It's been a while since I did the last post (merge
sort) in my
sorting algorithms in PHP series (new readers start with Sorting
so I thought it about time that I add the next part. This time I'm going
for heap sort. This algorithm
has some similarities with merge sort, mainly the recursive nature, the
divide and conquer idea: heap sort treats an array like a tree of
elements instead of just one big pool of elements. Other than that, like
some of the other sort algorithms presented it can be sorted in place,
leading to less memory use - however it is not a stable sort, as the
elements can quite easily change order.
In details, heap sort works by imposing a hierarchical tree structure on
the set of elements and that the structure satisfies the heap
requirement: that any given node be of equal to or less value than it's
parent. This is actually only a requirement for one type of heaps, the
max-heaps - the other type, min-heaps, work in the opposite way, namely
by having a parent node be always equal to or less than a child node.
The reason this is significant is that you will always know which
element is the largest: it's the root node (in a max-heap, still).
Hence, if we have a heap in proper order, we can then take the root node
out of the heap and put it at the end of the array to sort. After
bringing the heap in order again, we can repeat this, popping off the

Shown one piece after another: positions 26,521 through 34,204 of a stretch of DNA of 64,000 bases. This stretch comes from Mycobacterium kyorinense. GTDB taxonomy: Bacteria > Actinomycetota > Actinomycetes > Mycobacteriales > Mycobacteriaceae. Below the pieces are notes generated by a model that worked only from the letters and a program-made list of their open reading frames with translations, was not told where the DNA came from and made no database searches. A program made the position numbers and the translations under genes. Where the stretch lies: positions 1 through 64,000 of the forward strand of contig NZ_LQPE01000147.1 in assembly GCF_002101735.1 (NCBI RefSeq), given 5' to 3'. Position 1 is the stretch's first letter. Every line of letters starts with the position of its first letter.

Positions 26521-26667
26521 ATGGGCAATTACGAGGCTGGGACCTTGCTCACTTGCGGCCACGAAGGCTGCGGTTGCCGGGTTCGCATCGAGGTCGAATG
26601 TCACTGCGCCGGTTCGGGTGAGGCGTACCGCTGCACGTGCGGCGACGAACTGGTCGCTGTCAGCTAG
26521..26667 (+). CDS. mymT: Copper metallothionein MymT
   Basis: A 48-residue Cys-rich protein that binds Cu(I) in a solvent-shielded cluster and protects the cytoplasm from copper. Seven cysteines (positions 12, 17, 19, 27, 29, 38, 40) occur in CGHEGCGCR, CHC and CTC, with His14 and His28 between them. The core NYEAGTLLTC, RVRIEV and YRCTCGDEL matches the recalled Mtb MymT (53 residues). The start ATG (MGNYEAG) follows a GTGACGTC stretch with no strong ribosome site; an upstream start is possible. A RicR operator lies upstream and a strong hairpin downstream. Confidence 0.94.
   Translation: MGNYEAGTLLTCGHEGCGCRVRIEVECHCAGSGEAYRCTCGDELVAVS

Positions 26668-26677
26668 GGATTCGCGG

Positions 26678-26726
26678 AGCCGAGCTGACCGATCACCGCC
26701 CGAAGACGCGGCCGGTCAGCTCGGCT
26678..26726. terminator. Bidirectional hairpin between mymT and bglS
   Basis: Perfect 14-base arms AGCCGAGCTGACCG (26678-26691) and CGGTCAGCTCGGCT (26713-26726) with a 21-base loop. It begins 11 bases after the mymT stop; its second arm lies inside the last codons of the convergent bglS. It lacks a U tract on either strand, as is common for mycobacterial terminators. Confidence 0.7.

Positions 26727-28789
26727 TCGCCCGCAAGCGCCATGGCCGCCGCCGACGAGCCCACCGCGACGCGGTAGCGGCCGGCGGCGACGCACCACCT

next largest element and putting it at the second to last position in
Laying it out in steps, it looks like:
- heapify array
- pop root element off and store at end of array
- heapify remaining heap
- repeat step 2-3 while constantly moving one step back when storing
And that's it! Well, it obviously gets a bit harder once you get into
the details - and without those, no sorting :) As with merge sort, it's
the recursive function that's most important to the algorithm: the
heapify thing. This is where the time will be spent so this is where
it's most important that things are optimized and that the algorithm
So how does the heapify function work? It's rather simple: it compares a
node with it's two leaves and if one of the is (or both are) larger than
the root a swap is made - the largest leaf takes the place of the root
node and vice versa. Because of the hierarchical structure of the heap,
every node can have at most two leaves. If a swap is made, the heapify
function recursively calls itself with the index of the swapped out leaf
(the previous root, now a leaf) because this may now be a new root node
in another local heap which then has to be checked. If on the other hand
a swap is not made the heapify function simply returns: the heap is in
In terms of sorting, this means that you first heapify the array once
and then of course once per element you pop off the array. As the
algorithm swaps out the root node (the one to be popped off the heap)
with the last leaf in the array the heapify function then has to be
called to get the heap back into shape. Because the last element of the
heap is smaller than any of it's ancestors, the heapify function will
recursively call itself a maximum of log~2~(n)-1 times. As the heap
grows smaller, the number of recursions drops but this obviously happens
on a log~2~ scale as well so this is not a major factor in the speed -
the biggest speed factor lies in a combination of the fact that sorting
a heap when a new root is introduced, given that the heap has previously